Wow, amazing. So, you started keeping a journal and how long were you keeping this journal?

Kimanzi:

I wrote in it probably for three months in the summer of 2011.

Jason:

So, it was three months and what kind of stuff were you writing in the journal?

Kimanzi:

Everything that was happening with me personally, with the business, with pretty much the working man in general. The book ended up being called Tales of The Everyday Working Man and Woman. So, I kind of wanted to write about what, like, the average everyday working person went through.

Jason:

Okay, good. So, what were some of those tales? I mean, just give us a primer on that.

Kimanzi:

Yeah, I shared pretty much every story that I had dealt with those 12 years doing that job, “job/business”, but then even before I got into that business, I had worked 13 other jobs before. So, everything you can think of from telemarketer to vendor to retail worker, I have worked a lot of different jobs. I kind of talked about what it’s like for the person that doesn’t have a college degree what they go through and what’s some of their options are and what they have to deal with and survive on and those were the tales.

Jason:

Do you feel that you were pretty limited not going to college? Is that the take on it?

Kimanzi:

Definitely. Back that I hadn’t heard of the internet or anything online. I didn’t touch computers, just being in my world, a world without computers and access to internet and the opportunities, yeah, I definitely felt like it was either going to be grunt labor job or locked into some mid-level job.

Jason:

Okay. So, you didn’t like that, you wanted to change your position in life and that’s what you did. How did you come to, I mean, did someone tell you, hey, you outta right a book or, that’s how it happens a lot of times, you were telling someone your stories maybe over a beer or something and they said that to you or how did the book come about?

Kimanzi:

I was writing away in this journal and I happened to be reading USA Today and I ran across a story of a woman named Amanda Hocking and she was a 19-year-old CNA from Minnesota and she had written 17…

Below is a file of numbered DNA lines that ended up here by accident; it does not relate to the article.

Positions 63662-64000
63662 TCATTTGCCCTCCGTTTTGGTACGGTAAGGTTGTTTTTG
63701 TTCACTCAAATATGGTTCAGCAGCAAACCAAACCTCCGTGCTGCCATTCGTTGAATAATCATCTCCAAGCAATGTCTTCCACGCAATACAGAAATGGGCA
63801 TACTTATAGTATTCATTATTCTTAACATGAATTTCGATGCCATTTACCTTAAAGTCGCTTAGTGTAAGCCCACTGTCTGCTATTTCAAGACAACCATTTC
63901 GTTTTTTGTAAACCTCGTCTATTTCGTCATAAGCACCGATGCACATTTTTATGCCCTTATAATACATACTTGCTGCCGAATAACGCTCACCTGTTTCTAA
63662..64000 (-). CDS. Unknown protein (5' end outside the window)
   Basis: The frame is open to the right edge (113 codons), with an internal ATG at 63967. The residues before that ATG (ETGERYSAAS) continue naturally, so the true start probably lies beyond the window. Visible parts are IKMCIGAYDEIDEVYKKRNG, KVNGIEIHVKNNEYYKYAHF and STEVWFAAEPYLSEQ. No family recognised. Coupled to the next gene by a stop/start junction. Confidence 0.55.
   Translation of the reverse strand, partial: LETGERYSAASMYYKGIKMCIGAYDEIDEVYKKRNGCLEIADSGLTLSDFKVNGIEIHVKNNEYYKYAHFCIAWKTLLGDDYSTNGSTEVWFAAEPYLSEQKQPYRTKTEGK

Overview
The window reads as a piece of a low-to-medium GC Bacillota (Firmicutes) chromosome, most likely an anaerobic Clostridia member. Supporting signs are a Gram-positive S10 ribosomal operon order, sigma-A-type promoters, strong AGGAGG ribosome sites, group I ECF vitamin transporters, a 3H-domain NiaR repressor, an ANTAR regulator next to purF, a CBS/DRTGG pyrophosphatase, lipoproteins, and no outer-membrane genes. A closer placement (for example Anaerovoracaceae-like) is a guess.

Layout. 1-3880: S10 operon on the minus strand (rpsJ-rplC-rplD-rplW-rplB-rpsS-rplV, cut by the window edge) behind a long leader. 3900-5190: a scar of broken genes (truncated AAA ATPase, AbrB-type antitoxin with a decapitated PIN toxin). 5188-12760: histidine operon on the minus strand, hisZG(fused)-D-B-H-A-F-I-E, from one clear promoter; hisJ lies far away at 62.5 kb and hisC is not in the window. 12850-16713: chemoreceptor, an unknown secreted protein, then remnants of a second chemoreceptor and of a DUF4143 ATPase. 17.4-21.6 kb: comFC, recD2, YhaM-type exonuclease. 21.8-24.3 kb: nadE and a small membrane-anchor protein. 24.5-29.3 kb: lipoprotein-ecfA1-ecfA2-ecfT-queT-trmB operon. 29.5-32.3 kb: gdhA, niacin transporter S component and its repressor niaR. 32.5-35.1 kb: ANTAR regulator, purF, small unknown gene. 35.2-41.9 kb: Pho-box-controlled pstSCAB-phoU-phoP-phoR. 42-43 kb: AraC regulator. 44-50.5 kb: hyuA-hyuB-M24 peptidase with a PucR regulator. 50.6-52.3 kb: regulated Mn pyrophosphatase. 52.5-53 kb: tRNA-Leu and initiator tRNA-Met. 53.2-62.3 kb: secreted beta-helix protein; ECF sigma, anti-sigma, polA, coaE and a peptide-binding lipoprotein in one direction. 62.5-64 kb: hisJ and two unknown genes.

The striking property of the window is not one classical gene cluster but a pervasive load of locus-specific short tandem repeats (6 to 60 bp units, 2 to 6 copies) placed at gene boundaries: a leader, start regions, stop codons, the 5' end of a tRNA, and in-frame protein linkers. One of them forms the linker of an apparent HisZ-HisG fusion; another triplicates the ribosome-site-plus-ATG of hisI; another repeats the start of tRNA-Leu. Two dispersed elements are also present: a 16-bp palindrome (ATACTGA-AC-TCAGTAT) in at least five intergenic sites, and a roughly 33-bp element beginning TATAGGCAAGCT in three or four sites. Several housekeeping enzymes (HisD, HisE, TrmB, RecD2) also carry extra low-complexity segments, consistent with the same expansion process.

Jason:

What’s CNA?

Kimanzi:

Certified Nursing Assistant. So, she had written 17 books by the time she was 19. So, she really liked to write and she tried to get them published with agents and publishers and she went through that route without success. So, this was in early 2011, she decided to self-publish them and self-publishing wasn’t what it was today. It was still pretty new, not a lot of people knew about it, but she put her books out there, she put eight of her books out there and she self-published them and she didn’t have a big following at all. I think she had a 1,000 followers on Twitter at the time and she didn’t have a big blog audience or anything like that.

She just kind of put these books out there and told her people that, hey, could you help me promote this? And she got a couple of book reviews that agreed to review the books. She didn’t pay for any marketing or anything like that and in the one month period, she had sold 10,000 of these books and these were paranormal romance books, so it was right around the time that Twilight was becoming popular and that whole genre of stuff, so it was just the right topic at the right time.

To make a long story short, in an eight month period, she had sold 1.5 million copies of her books and she got the big deal. She sold all these books, she got the big deal with Random House. Random House signed her for $2.5 million dollars.

So, I’m reading her story in USA Today and I thought, man, if this girl from Minnesota who’s a neighbor of ours in Wisconsin, if she could do this self-publishing thing and put her books out there, why couldn’t I take this journal, make this into an ebook and put it out there and make enough money to quit job/business that I hated.

Jason:

Yeah, absolutely. So, what are some of these secrets that people can use to get out of the rat race, this job that you hated, how can someone get ahead?

Kimanzi:

I think it starts with figuring out what you want to do in life. I had no clue what I wanted to do and I felt like my options were limited so I just kind of stayed stuck, but once I saw what Amanda did, it kind of opened up the possibilities in my mind and it kind of showed me there’s this whole other world that I didn’t even know about, this online stuff.

So, start figuring out what you want to do in life. Don’t feel stuck, we have many options. Jason and I were talking before we got on here about the fact that there’s 2.5 billion people online everyday, so if you’re an entrepreneur, you want to start a business, even if it’s an offline business, there’s still huge potential to reach people online, but that might be your thing. I don’t know what your thing is, but figure out what your thing is and then once you figure it out, it’s a matter of putting a plan in place. So once I figured out, okay, I want to be an author, I want to write, this is what I really want to do, then it was a matter of sitting down and figuring out, okay, what are the steps that I particularly have to do to get there and so whatever your thing is, figure out what it’s going to take to get there. Do some research.